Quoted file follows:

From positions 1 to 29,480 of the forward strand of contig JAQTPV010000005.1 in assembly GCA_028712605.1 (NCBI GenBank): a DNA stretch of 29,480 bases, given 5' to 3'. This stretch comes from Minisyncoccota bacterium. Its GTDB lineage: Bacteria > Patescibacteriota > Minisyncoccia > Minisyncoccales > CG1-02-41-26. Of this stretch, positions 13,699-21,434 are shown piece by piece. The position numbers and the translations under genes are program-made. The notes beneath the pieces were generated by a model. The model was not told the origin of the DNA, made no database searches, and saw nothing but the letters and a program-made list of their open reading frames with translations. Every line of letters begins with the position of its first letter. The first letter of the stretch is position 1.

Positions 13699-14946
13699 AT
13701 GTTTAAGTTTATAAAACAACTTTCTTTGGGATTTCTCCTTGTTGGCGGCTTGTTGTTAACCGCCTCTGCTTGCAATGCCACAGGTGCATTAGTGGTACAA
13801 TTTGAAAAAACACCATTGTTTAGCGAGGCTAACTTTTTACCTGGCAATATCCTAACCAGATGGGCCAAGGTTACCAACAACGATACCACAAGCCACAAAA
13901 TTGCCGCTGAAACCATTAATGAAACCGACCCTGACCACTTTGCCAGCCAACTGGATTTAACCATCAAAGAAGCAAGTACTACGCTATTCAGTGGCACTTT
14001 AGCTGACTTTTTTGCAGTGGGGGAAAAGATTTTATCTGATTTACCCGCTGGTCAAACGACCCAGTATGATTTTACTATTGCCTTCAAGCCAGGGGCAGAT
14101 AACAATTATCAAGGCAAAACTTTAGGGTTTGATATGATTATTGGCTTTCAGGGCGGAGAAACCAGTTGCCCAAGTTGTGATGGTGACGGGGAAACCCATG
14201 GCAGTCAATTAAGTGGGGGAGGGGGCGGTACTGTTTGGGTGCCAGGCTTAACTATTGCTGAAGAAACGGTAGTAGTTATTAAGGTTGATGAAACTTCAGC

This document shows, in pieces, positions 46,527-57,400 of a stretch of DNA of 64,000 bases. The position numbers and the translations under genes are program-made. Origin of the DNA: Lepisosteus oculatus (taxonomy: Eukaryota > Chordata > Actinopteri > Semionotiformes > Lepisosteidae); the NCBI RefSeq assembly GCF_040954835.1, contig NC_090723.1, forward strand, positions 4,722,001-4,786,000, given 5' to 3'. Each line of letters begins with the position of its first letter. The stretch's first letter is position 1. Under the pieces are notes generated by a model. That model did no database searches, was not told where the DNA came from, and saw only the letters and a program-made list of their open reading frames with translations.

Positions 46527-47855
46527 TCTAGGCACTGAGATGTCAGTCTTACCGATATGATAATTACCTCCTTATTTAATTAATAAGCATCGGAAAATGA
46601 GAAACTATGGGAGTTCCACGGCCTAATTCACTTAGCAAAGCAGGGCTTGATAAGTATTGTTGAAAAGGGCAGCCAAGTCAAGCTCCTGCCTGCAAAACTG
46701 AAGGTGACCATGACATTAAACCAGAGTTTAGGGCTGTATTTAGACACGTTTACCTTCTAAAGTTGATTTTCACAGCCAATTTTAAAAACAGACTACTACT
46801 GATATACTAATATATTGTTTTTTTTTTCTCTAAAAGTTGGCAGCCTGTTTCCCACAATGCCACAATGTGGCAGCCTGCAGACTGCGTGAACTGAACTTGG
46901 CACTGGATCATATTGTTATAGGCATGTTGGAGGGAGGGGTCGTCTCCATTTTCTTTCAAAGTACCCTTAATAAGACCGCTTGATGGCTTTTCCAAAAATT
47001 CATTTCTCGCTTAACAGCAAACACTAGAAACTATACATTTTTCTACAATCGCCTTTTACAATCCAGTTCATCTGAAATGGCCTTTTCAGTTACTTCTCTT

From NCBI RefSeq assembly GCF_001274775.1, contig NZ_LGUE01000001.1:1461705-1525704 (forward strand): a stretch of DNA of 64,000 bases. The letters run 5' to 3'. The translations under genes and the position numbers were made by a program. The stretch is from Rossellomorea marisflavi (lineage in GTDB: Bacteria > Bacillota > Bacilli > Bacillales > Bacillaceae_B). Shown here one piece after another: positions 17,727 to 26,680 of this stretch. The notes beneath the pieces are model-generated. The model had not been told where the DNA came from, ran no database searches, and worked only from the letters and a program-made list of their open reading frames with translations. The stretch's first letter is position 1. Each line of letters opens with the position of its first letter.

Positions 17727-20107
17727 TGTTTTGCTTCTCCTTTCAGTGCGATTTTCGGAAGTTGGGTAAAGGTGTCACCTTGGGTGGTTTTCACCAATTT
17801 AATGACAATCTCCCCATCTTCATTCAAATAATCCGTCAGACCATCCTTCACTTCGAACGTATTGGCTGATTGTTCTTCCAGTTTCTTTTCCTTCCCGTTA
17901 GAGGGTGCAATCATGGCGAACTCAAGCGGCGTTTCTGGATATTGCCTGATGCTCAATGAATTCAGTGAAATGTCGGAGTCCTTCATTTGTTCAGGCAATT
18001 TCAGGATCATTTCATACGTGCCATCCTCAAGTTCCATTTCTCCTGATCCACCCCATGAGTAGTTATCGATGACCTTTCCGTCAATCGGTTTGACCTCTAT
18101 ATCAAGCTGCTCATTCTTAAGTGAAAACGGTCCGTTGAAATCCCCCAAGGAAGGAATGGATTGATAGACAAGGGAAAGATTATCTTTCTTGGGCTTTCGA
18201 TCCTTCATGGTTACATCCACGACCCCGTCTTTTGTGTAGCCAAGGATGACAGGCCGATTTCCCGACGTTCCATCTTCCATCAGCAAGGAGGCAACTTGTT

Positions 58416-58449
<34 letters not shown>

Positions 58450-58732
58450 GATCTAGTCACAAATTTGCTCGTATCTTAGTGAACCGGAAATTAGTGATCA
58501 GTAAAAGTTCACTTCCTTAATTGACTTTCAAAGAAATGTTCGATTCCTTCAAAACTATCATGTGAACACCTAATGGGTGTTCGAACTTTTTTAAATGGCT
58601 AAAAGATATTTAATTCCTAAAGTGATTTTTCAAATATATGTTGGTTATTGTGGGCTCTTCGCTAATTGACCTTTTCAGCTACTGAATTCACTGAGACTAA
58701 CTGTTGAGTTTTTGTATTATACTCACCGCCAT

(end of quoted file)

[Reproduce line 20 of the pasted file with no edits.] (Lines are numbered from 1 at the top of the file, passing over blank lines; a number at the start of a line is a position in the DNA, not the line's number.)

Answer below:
17727 TGTTTTGCTTCTCCTTTCAGTGCGATTTTCGGAAGTTGGGTAAAGGTGTCACCTTGGGTGGTTTTCACCAATTT